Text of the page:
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e’re holding a workshop for Exec Committee members in October. I know it seems like a long way off but what better time to get it in your diary! We will be covering subjects such as GSL-Chair partnerships, adult recruitment, effective SAS support, network, explorers, sub committees, budget setting and agenda ideas. It’s a great opportunity to meet other Exec Members, network, share ideas and be inspired in your role. Tangier Scout Centre, Taunton. RSVP Claire Chick. countyadmin@somersetscouts.org.uk

Census Summary

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or the first time ever more girls joined the scouts nationwide than boys. 4330 girls and 3796 boys became members between January 2010 and January 2011 and overall membership is up by 14% from 444,059 in 2005 to 507,867 in 2011. This last year saw a rise in female membership of 6.9% and it’s up 88% on 2005. 66,576 girls now enjoy scouting in the UK while the nation’s waiting lists remain high at over 33,000 names. In Somerset we grew by 2.8% on 2009 recruiting 131 people across the county and our total membership rose to 4803. This accounts for 9.5% of the South West’s membership of 50,556 which in itself is up by 2.5% on 2009/2010. In total Somerset is home to 748 girl scouts, 3,093 boy scouts, 749 leaders and 213 in organisational support.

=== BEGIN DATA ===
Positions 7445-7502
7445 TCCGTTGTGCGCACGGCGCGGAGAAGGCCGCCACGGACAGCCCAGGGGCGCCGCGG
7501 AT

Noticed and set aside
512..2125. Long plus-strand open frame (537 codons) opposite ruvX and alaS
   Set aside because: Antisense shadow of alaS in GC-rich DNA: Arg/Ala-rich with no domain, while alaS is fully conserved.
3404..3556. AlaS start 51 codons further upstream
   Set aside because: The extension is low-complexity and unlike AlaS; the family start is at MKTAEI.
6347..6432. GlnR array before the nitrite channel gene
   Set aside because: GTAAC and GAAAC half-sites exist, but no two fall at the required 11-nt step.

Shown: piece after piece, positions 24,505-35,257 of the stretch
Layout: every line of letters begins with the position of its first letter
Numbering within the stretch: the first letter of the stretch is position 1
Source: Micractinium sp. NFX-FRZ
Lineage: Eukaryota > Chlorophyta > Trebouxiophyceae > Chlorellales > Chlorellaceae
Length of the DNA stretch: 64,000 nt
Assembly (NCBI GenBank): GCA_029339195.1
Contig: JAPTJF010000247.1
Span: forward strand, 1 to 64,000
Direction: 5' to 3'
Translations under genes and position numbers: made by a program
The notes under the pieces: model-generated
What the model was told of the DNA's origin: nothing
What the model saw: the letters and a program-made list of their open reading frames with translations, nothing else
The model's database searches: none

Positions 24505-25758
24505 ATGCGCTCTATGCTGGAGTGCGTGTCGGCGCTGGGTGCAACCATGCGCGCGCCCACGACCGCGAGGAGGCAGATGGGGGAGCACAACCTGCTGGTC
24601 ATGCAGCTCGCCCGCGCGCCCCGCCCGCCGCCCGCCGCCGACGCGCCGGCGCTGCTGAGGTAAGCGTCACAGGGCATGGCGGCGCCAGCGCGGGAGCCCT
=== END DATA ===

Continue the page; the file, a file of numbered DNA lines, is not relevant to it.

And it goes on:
Contacting us

W Hiking Champs

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eating 21 teams to come in first place, the Great Lyde Comanche Cubs triumphed at the Yeovil District hiking competition in March. Teams orienteered their way around a six km course taking part in a series of challenges on their way including a scavenger hunt. The winning group were then presented with the rather shiny Centaur Hike Trophy.